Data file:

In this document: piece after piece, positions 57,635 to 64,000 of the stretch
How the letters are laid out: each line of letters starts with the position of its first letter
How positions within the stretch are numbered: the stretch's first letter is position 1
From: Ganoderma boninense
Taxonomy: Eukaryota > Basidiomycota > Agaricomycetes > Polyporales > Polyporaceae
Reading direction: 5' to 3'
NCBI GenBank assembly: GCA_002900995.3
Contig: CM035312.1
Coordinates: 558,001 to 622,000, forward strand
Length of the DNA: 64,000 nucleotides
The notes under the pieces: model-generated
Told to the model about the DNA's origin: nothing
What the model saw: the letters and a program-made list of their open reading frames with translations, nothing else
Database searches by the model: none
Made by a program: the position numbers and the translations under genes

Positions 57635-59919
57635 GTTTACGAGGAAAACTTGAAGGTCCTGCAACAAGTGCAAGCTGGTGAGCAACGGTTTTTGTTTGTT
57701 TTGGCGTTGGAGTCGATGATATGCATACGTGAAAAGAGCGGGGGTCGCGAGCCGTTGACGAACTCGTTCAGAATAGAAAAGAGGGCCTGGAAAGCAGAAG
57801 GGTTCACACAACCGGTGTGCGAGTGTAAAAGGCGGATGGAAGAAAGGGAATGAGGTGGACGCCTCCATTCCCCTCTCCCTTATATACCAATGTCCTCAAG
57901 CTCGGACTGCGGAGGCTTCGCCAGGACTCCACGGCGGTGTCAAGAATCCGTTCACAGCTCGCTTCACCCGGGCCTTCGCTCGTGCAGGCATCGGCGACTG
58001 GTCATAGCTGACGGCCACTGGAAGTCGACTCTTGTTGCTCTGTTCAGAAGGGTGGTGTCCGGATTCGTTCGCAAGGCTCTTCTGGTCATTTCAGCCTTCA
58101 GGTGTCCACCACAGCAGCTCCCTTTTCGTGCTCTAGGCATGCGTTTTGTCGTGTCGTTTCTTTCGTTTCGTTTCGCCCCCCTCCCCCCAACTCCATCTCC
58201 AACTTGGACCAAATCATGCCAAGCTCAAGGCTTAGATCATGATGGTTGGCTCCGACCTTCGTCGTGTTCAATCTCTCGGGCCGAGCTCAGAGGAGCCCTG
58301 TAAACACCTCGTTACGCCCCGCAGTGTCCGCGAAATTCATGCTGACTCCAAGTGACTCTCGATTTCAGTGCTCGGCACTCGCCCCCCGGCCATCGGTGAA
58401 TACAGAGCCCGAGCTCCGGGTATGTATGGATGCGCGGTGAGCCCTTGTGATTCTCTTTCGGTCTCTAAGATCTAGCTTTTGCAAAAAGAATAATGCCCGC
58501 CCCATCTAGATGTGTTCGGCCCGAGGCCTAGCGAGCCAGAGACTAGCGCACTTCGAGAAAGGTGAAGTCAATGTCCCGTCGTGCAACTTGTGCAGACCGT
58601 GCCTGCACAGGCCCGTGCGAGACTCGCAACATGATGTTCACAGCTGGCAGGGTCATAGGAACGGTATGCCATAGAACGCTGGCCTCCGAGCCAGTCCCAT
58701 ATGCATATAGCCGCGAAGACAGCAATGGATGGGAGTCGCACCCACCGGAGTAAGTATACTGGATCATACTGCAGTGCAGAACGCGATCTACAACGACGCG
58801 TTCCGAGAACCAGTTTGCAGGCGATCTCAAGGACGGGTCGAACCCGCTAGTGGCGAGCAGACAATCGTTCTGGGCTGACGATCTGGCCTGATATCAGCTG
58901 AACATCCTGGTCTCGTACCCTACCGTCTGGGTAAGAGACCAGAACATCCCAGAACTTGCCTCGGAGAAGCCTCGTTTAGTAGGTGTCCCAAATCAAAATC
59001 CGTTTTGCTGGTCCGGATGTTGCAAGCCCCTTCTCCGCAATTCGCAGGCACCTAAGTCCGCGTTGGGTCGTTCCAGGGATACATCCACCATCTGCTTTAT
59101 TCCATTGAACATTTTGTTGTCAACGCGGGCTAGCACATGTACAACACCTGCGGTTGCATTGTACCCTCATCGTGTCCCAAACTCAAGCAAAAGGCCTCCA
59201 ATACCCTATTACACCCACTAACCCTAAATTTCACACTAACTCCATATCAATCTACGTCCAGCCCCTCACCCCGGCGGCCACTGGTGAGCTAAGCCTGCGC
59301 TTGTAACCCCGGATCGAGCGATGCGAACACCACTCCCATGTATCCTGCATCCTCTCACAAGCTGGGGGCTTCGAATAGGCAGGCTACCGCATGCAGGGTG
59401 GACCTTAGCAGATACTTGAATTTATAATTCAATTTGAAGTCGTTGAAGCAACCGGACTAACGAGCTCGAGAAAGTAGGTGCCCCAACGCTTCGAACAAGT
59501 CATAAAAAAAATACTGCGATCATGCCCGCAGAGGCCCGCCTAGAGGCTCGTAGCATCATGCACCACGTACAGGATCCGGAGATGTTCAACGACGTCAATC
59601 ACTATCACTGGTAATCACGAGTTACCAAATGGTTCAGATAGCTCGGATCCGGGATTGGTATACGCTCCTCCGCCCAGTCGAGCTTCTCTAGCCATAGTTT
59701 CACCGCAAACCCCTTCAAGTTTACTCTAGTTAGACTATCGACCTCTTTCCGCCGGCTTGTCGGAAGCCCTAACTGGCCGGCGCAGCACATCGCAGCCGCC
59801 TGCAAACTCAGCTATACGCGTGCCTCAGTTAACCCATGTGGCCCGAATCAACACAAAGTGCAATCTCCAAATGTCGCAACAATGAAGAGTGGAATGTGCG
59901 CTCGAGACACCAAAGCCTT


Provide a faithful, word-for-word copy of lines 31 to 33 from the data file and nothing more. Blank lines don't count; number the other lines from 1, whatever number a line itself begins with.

59001 CGTTTTGCTGGTCCGGATGTTGCAAGCCCCTTCTCCGCAATTCGCAGGCACCTAAGTCCGCGTTGGGTCGTTCCAGGGATACATCCACCATCTGCTTTAT
59101 TCCATTGAACATTTTGTTGTCAACGCGGGCTAGCACATGTACAACACCTGCGGTTGCATTGTACCCTCATCGTGTCCCAAACTCAAGCAAAAGGCCTCCA
59201 ATACCCTATTACACCCACTAACCCTAAATTTCACACTAACTCCATATCAATCTACGTCCAGCCCCTCACCCCGGCGGCCACTGGTGAGCTAAGCCTGCGC